The votes are in, and veterans of the late-’70s Boston music scene focused on the Rathskeller (a k a “the Rat“) want you to know more.
I recently stage-dived into this scene armed with a copy of Looking for Lady Dee: A Punk Rock Mystery by Johnny Angel, co-founder of Rat regulars Thrills. Johnny’s book provided me with some useful clues about worthy bands that never achieved fame outside the region — but picking just five proved a serious challenge, even to a Boston dilettante like me.
Former Rat scenesters agreed. Prompted by their advocacy — as well as some fantastic online resources including Boston Groupie News and the Music Museum of New England — here are five more bands you should know about:
1. The Real Kids. I gave this band a shout-out in my last installment, but local sentiment convinced me the Real Kids needed to lead this list. The band was the brainchild of John Felice, a childhood friend of Jonathan Richman who played in the earliest version of the Modern Lovers.
The first Real Kids lineup also included bassist Rick Coraccio (later of DMZ and Lyres) as well as guitarist Steve Davidson (who would form the Modes and Slash, among others). Subsequent Real Kids included guitarist Billy Borgioli (later of Classic Ruins) and bassist Allen “Alpo” Paulino (also of the Nervous Eaters). Besides his time behind the mic, John Felice paid dues as a roadie for the Ramones.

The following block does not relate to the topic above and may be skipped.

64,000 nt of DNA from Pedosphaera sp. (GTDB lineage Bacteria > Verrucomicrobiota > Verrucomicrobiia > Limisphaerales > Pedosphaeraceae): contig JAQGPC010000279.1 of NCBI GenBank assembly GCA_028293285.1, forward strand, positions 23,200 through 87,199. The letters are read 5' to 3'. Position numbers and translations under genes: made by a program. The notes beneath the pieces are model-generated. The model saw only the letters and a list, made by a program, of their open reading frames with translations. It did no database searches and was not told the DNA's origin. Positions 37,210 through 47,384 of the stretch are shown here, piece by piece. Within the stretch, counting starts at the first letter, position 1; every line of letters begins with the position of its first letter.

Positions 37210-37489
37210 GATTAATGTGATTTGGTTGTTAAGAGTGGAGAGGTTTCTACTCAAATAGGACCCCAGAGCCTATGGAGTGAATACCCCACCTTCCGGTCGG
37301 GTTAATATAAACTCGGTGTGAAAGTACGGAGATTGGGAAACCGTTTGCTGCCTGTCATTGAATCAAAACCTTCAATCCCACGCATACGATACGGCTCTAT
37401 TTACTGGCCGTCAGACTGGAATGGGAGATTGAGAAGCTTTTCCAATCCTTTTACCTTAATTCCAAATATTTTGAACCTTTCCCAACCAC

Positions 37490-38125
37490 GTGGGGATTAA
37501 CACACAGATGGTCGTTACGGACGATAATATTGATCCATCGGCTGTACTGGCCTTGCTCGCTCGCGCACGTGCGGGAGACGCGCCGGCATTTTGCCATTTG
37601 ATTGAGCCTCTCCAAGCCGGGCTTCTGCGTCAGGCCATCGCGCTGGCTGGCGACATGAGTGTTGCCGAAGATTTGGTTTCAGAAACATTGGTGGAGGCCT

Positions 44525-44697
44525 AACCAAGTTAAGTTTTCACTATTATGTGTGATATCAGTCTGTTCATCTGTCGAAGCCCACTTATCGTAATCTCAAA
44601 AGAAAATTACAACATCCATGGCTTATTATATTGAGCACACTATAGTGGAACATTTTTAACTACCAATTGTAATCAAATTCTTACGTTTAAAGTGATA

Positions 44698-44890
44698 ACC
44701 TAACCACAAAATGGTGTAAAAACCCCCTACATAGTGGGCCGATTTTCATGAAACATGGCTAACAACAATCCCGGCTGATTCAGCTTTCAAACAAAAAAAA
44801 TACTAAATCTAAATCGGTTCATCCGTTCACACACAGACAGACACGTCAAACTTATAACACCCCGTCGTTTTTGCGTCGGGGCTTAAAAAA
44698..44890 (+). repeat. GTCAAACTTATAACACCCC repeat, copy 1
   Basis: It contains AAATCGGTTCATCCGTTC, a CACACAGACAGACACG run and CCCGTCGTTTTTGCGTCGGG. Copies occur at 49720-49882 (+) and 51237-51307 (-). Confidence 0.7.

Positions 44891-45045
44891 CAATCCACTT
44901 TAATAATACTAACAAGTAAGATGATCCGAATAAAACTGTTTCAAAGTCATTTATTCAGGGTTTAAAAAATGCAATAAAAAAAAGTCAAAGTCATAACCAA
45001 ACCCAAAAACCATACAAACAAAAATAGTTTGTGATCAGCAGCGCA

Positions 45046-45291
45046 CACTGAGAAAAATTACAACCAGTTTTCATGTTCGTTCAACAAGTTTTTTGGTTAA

2. The Nervous Eaters. This Rat staple debuted at the club on Jan. 9, 1977, opening for the Real Kids. The lineup of Steve Cataldo on guitar and vocals, bassist Robb Skeen and drummer Jim Wilkinson had also backed Boston legend Willie “Loco” Alexander as the Rhythm Assholes. The Nervous Eaters found support from the Cars‘ Ric Ocasek, who produced a 10-song demo that earned them a contract with Elektra Records. The Nervous Eaters broke up in 1981, although they reunited to record an EP in 1986 and still play occasional local reunions.
3. The Infliktors. This edgy combo was fronted by Lee Ritter and appeared (along with many others in this pantheon) on a 1976 double album titled “Live at the Rat.” The band also was the first to release a single on Boston’s Ace of Hearts label, which would go on to sign the Neighborhoods, Mission of Burma, the Real Kids, the Nervous Eaters and more.
4. Baby’s Arm. Named by Willie “Loco” Alexander in homage to the alleged endowments of Arm guitarist Billy Cole, Baby’s Arm was the brainchild of frontman Frank Rowe, who would go on to found Boston perennials Classic Ruins with former Real Kids guitarist Billy Borgioli.
5. La Peste. Fronted by Peter Dayton, this brainy, brooding trio actually outlasted his tenure; after Dayton left the band in 1979, bassist Mark Karl and drummer Roger Tripp would continue until 1982 with replacement vocalist/guitarist Ian Stevens. Meanwhile, the Peter Dayton Band would enjoy the production skills of lead Car Ric Ocasek.
Do you want to see more coverage of Boston’s music scene, past or present? What bands mattered most to you? Add a comment below, or drop a line to email@example.com.